The Real Python Team
Thanks to amazing readers like you Real Python has grown leaps and bounds:
- Over 150 Python tutorials on the site
- 1,000,000+ pageviews per month
- More than 75,000 newsletter subscribers
- More than 34,000 Facebook likes
- More than 28,000 Twitter followers
Meet the realpython.com team:
Jim has been programming for a long time in a variety of languages. He has worked on embedded systems, built distributed build systems, done off-shore vendor management, and sat in many, many meetings.» More about Jim
Geir Arne Hjelle
Steve is a data scientist, physicist, and avid Pythonista. In his spare time, he enjoys playing with his kids, ballroom dancing, playing Ultimate Frisbee, and [breaking then] fixing computers.» More about Steve
Rebecca does research in computer vision applied to medical images. She likes Python and C and spends her spare time cooking things in the kitchen and inviting people to come eat them with her.» More about Rebecca
Nathan is a member of the Real Python tutorial team who started his programmer career with C a long time ago, but eventually found Python. From web applications and data collection to networking and network security, he enjoys all things Pythonic.» More about Nathan
Ricky is a Python Developer and Writer who has a tendency to refer to himself in the third person. By day he is a stay-at-home dad, and by night he's a crime-fighting ninja. He can often be found in a local coffee shop, or via rickywhite.net.» More about Ricky
Joe is a research engineer specialising in energy. As the energy sector transforms, Joe has found himself knee deep in energy data and has adopted Python as his main tool to make sense of it all.» More about Joe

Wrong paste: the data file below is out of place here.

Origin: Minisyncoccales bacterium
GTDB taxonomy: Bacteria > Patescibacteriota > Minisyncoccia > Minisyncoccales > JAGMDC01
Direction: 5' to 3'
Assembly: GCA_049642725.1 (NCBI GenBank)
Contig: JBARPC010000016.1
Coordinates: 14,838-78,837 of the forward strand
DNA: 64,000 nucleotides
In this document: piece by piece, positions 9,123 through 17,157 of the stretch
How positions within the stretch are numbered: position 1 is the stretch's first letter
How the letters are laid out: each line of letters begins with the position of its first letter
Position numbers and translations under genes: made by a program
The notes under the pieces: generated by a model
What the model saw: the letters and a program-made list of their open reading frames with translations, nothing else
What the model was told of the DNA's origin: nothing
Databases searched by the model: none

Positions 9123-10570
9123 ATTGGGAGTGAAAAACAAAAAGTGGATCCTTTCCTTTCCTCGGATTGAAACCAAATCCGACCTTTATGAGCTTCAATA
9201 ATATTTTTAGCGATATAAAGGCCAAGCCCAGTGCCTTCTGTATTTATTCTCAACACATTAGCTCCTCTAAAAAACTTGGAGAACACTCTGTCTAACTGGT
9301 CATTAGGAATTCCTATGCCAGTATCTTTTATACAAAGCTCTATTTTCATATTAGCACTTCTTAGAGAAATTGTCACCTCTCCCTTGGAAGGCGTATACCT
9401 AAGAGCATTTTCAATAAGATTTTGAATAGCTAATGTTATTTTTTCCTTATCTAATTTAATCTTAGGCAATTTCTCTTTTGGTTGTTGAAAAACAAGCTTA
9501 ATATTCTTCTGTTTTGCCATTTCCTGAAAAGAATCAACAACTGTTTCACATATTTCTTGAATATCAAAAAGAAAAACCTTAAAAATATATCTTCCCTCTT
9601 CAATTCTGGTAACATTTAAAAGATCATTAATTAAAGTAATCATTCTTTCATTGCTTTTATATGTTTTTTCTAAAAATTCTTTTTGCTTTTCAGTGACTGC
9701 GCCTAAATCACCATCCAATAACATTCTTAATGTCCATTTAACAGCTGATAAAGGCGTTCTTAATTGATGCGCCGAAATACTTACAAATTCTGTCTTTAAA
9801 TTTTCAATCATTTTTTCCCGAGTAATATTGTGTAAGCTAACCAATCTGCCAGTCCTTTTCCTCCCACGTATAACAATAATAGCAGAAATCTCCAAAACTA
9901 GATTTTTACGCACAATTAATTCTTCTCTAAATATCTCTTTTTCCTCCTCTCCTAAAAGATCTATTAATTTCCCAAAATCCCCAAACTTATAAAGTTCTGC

I'm an experienced software engineer with interests in artificial intelligence and machine learning. I'm currently a postgraduate student at The University of Manchester, studying Advanced Computer Science with a specialisation in AI.» More about Mbithe
This site is a team effort and there are a lot of awesome folks here working really hard to give back to the Python community. So what can you do?
- Say hello in person: If you meet one of us at a conference or tech meetup, be sure to say hi.
- Follow us on Twitter: If you want to see what the team is tweeting about you can usually find their Twitter account on their about page.
- Say thank you: If you like a tutorial or someone helps you on the comments, thank the tutorial author(s) or commenter. It’s always nice to know your efforts are appreciated.
- Read about the team: Check their about page and find out more about everyone on the team.
- Join in: This community depends on the participation of everyone, so join in and contribute to the comments. Ask questions, answer others, and add to the discussion.
Thank you so much for reading this web site and being a part of our community!
We hope you enjoy our tutorials and we look forward to getting to know you.